Fox 26 Finds San Jacinto West Fork Still Flowing White; Source of Pollution Still Not Identified
Last Monday I photographed white water in the West Fork. Alarmed by what I saw, I sent photos to the TCEQ and SJRA. Then I posted about it last night. Fox 26 saw the post and decided to do some of its own investigating.
Fox News Investigates Further
Today, Fox called for an interview. The reporter, Ivory Hecker, also called the TCEQ, the San Jacinto River Authority and Houston Public Works Department. Everybody, it seems is now investigating. Chuck Gilman of the SJRA says he has never seen anything like it.
Meanwhile, the river is still running white. Not AS white, but nothing like its normal color. Fox sent its own helicopter up today and documented a definite discoloration.
Here’s a link to Ms. Hecker’s segment on Fox. I include it here not because it contains an interview with me, but because it contains the results of her own investigation and interviews with others. It also has helicopter footage taken this afternoon showing that the river is still running white, albeit a dirtier white.
So far this week, the TCEQ, SJRA, and City of Houston have all launched investigations. None has reported results yet.
What Causes Color in Water
China has a Yellow River. Wyoming and Utah have a Green River. Colorado has a Blue River. And of course, Texas and Oklahoma share a Red River. Here’s an article about what makes water different colors. They include runoff, chemical spills, reflected light, color temperature, suspended particles, dissolved minerals, you name it. But the article never once mentions WHITE.
In happier times – Pre-Harvey – I drove to the Arctic Circle and photographed spectacular scenery along the way. In Alberta, Canada, I photographed some of the most intensely blue water I have ever seen anywhere. Given the pristine alpine location, you might think the lake in the photo below was naturally blue.
It’s not. Water is a clear colorless liquid. Things IN it give it color. The intense blue in the water below comes from the way suspended “rock flour” from the glaciers refracts light. Still, I’ll take it over San Jacinto white water any day.
Best Theory so Far
According to Fox, Houston Public Works suspects the color is caused by suspended sediment from a sand mine. Although both of the mines I flew by on Monday were discharging water from their pits directly into the river, we just need to wait and see what water tests show and whether the discharges I witnessed had been permitted by the TCEQ.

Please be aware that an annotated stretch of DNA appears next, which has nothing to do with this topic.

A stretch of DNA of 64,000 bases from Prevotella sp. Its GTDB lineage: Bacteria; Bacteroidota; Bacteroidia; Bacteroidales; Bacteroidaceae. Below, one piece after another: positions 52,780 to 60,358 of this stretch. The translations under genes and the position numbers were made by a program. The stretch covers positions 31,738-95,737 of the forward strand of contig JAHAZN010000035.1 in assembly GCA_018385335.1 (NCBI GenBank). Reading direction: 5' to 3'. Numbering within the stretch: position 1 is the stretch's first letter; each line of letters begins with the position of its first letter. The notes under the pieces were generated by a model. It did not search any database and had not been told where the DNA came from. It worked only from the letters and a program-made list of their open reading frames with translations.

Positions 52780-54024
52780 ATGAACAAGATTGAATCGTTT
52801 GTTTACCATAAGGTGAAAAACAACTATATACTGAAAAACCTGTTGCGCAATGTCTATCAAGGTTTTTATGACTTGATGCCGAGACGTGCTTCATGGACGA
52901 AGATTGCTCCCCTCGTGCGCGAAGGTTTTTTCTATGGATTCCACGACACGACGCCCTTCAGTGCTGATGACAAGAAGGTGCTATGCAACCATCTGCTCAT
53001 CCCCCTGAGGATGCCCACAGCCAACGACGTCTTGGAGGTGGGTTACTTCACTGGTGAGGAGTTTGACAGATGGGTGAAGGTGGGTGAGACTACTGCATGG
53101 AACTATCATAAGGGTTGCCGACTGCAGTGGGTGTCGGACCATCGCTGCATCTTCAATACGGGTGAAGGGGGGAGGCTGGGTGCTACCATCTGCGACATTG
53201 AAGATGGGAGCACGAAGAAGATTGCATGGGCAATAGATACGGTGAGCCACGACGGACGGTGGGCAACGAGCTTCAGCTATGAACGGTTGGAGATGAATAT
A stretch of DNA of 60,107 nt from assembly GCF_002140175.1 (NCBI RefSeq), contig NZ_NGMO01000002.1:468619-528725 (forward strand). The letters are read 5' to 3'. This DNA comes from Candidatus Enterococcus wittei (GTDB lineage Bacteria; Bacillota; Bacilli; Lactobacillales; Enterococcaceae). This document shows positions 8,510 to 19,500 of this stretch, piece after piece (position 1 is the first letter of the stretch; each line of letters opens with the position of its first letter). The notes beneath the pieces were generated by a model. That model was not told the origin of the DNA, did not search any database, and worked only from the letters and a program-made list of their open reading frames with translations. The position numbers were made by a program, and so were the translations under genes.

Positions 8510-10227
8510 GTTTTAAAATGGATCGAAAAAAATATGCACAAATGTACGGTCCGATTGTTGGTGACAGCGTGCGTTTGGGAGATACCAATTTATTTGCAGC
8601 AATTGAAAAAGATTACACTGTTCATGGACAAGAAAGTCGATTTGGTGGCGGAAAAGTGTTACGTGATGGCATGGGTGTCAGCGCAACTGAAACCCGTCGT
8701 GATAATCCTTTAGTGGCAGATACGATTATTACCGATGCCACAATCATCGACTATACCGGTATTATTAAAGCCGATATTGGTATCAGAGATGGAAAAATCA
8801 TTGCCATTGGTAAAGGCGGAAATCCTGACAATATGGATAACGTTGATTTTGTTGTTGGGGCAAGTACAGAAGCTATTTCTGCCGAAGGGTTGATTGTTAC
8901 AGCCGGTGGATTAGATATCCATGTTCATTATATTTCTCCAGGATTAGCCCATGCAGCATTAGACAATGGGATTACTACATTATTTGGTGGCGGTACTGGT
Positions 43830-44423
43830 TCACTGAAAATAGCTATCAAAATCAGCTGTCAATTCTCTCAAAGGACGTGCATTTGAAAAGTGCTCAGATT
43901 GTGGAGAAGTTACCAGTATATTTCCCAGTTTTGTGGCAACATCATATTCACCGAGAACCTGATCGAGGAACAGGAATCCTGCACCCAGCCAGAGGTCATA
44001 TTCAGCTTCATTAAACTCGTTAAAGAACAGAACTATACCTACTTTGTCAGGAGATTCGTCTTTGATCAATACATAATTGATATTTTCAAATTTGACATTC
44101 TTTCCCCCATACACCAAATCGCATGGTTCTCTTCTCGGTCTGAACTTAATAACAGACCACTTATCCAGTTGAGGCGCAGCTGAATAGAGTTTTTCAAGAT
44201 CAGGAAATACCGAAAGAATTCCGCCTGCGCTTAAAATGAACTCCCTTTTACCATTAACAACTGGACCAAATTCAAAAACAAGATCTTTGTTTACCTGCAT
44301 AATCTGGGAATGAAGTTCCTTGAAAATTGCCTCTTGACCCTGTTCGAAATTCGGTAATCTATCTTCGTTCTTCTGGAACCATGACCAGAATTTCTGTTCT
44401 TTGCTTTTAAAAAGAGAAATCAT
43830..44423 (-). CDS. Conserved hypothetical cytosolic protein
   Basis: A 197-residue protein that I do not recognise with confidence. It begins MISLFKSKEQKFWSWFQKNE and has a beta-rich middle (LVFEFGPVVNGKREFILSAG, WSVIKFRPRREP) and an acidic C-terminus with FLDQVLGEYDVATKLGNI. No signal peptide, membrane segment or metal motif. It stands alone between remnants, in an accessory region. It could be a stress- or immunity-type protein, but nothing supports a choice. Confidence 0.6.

The water was also white upstream from the two mines I photographed – just not as white. So it’s possible those two mines were not even involved. We should not jump to conclusions.
Better Ways to Monitor
Several things are certain at this point, however. Flyovers once every two years by the TCEQ are insufficient to catch issues like this. LandSat flies over Houston 18 times a day. It’s hard for taxpayers to understand why the TCEQ doesn’t use the satellite imagery that the federal government is already collecting anyway. It could provide a higher level of protection at a lower cost. I posed the same question last November to the TCEQ and never received a satisfactory answer.
Second, I have been told that there are ways to monitor the Total Suspended Solid (TSS) concentration in water above and below sand mines. Such gages would make a great way to narrow down the source of pollution and stop it quickly. The SJRA could and should demand such monitoring as part of the price of mining sand near its river banks.
It’s also hard for people who pay sky-high, City-of-Houston water bills to understand why we allow people to dump things in the drinking water of two million people that raise our treatment costs. It just doesn’t seem right regardless of your politics.
Posted by Bob Rehak on 11.8.19
801 Days since Hurricane Harvey
The thoughts expressed in this post are my opinions on matters of public concern and safety. They are protected by the First Amendment of the US Constitution and the Anti-SLAPP Statute of the Great State of Texas.